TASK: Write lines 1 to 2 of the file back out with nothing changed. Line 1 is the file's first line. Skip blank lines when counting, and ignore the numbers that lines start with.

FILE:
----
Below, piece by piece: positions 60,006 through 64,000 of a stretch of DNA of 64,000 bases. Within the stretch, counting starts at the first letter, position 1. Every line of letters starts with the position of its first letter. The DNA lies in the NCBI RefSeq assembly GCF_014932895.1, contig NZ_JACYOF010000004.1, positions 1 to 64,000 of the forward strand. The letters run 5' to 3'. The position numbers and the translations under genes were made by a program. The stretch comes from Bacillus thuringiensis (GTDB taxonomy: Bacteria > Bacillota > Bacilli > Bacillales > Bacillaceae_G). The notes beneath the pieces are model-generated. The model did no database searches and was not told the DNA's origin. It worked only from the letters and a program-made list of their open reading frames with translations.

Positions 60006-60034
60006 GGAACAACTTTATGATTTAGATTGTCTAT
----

Below, piece by piece: positions 60,006 through 64,000 of a stretch of DNA of 64,000 bases. Within the stretch, counting starts at the first letter, position 1. Every line of letters starts with the position of its first letter. The DNA lies in the NCBI RefSeq assembly GCF_014932895.1, contig NZ_JACYOF010000004.1, positions 1 to 64,000 of the forward strand. The letters run 5' to 3'. The position numbers and the translations under genes were made by a program. The stretch comes from Bacillus thuringiensis (GTDB taxonomy: Bacteria > Bacillota > Bacilli > Bacillales > Bacillaceae_G). The notes beneath the pieces are model-generated. The model did no database searches and was not told the DNA's origin. It worked only from the letters and a program-made list of their open reading frames with translations.

Positions 60006-60034